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Rock Xtreme 680 review

3D gaming laptop turns the depth up to 11
Thu Feb 24 2011, 16:34

Product Rock Xtreme 680
Specifications Intel Core i7-740QM 2.93GHz CPU with 6MB L3 cache, 3GB DDR3 RAM, Nvidia Geforce GTX285M GPU with 1GB RAM, 500GB SATA hard disk, Blu-ray drive, 15.6-inch 1366x768 3D Vision screen, Ethernet, WiFi, multi-card reader, Windows 7 Home Premium 64-bit
Price £1,428

THE ROCK XTREME 680 3D is a weighty beast coming in at 3.3kg with a thick base that contains the number crunching power to display 3D games in DirectX10. The laptop comes in a matte black finish with some silver trim.


As can be seen in this blurro-vision video from The INQUIRER, the Xtreme 680's Intel Core i7-740QM 2.93GHz CPU with 6MB L3 cache and 3GB DDR3 RAM makes short work of Far Cry 2 in DirectX10 without any problems. But more RAM is on offer with customers able to buy up to 8GB.

But let's state the obvious, this laptop is not only going to be heavy on your lap it is also going to be heavy on your pocket with a whopping price tag of around £1,428, depending on your configuration. It is not a small investment and is a big price for the big gamers out there that want 3D with them wherever they go.

The Xtreme comes with a stereoscopic player for those with 3D movies ready to play. It also comes with a pair of active shutter glasses and a transmitter. The transmitter sends signals to the glasses to synchronise their shutter action that sees each lense alternate in being opaque or clear. It's that alternating on, off action that presents the brain with two slightly different images that create the impression of depth.

The video demo shows a car race in Monaco and this reviewer has watched a lot of 3D video thanks to the launch of so many 3D tellies last year. With that experience it can be said that the Xtreme 680's playback is crisp, clear and fluid. Sometimes with 3D there can be jarring where the picture and the active shutter glasses don't synchronise but we didn't experience that.

Setting up the Nvidia 3D Vision system that the laptop uses was straight-forward involving some tests that allow the user to find out if they can actually see 3D, as a small percentage of the population can't. The only drawback to using 3D is that the display of 3D content has to be set to full screen, it doesn't work if it is anything less. The highest resolution 3D content was displayable at was 1366x760, not quite the highest display setting of 1366x768, which would seem to be counter-intuitive for a 3D display.

It's a shame the laptop did not come with an HD 1080p capable screen as its processing power would no doubt be capable of supporting one.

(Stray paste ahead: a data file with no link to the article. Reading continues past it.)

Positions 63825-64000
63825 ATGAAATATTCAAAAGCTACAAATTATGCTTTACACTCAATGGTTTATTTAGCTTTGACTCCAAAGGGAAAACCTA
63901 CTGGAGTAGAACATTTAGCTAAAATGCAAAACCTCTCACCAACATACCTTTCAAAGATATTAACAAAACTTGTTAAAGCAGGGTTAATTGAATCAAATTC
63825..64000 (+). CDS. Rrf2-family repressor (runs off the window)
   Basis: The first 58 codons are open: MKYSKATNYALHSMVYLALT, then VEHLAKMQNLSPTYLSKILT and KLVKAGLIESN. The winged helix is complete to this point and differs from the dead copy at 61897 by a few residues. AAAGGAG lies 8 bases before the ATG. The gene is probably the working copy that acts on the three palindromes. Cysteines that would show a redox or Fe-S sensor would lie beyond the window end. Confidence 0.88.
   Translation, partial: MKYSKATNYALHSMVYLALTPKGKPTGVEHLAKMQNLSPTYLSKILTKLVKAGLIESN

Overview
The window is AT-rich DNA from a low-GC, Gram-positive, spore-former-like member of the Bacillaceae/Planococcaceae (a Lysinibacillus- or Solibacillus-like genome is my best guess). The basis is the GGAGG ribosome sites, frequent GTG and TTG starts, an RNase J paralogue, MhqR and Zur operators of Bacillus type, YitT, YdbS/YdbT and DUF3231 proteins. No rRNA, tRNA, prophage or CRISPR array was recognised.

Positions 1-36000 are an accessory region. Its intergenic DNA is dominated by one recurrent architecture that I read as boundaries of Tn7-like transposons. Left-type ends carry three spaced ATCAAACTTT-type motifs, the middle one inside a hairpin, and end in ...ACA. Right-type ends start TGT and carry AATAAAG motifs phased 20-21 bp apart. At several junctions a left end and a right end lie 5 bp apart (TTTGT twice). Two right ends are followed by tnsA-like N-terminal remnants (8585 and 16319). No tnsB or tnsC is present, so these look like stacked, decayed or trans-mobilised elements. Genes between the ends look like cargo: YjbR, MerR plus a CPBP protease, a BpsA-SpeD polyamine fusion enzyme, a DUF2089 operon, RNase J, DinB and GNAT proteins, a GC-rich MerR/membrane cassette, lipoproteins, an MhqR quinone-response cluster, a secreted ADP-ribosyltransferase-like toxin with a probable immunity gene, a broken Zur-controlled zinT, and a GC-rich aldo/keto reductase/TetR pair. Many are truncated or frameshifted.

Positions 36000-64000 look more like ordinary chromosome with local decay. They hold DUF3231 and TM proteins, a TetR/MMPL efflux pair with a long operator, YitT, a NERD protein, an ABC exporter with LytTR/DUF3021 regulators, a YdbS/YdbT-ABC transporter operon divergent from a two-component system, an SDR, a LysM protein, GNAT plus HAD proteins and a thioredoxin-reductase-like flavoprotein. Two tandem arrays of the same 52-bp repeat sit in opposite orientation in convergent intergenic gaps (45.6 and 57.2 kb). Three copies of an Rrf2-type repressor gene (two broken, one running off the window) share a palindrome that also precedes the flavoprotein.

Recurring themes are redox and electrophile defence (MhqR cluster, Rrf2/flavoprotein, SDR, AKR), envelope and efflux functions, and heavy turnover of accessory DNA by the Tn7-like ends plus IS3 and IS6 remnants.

Another key part of using the 3D capabilities is a small wheel on the back of the transmitter. It sets the level of depth the 3D image will have. Its default is the deepest setting but that can initially be hard on the eyes so scrolling the wheel to get the depth down to the minimum and then slowly increasing it to a comfortable level is the best approach.

Playing Far Cry 2 the keyboard controls were the standard 'WSDA' along with 'R' for reload and 'C' for crouch. The keyboard buttons look as though they are almost flush with the case and only need the slightest touch to activate. As a journalist, used to more substantial keys, typing was not as comfortable as we would have liked. But as this is primarily a gaming machine, writing a book is unlikely to be one of its uses.

Unsurprisingly with the processing power it has, applications run quickly and having many open at once made no difference to the performance.

One feature of the laptop that did keep us guessing for a few minutes was where the on button was. It is to be found on the end of the right hand screen hinge.

The keyboard, which is easier to find, has a touchpad and one niggle is the need to manually deactivate the touchpad when the mouse is installed. Any inadvertent touching of the pad by one arm or hand while the other operated the mouse resulted in the cursor jumping across the screen.


The mouse plugs into a USB 2.0 port, of which there are four. The other ports it has are a 7-in-1 card reader, an express card slot, mini Firewire, HDMI, DVI-I, headphone and microphone sockets.


Oddly the Blu-ray drive does not say Blu-ray on it, it just has the DVD logo, but checking the hardware in Windows Control Panel confirmed it is Blu-ray Disc compatible. It has a small button and like any optical drive is opened with a slight amount of pressure on it.


Battery life was disappointing, only lasting around 90 minutes for gameplay, and however mobile you might want your gaming to be you are not going to want to be too far from a plug socket. The Intel Core i7-740QM chip consumes the battery voraciously.

In Short
This machine is so powerful that nothing appears to slow it down. It is as mobile as your nearest plug socket is but delivers good 3D movies and gaming at the highest resolution the screen is capable of supporting. µ

The Good
Even on the highest terrain detail settings with DirectX10 the 3D worked perfectly and the game play was smooth. The 3D video playback was also faultless.

The Bad
Having to switch off the touch panel because it didn't do that automatically with a mouse plugged in was a pain, and it's only an option for those with deep pockets.

The Ugly
Battery life.

Bartender's Score



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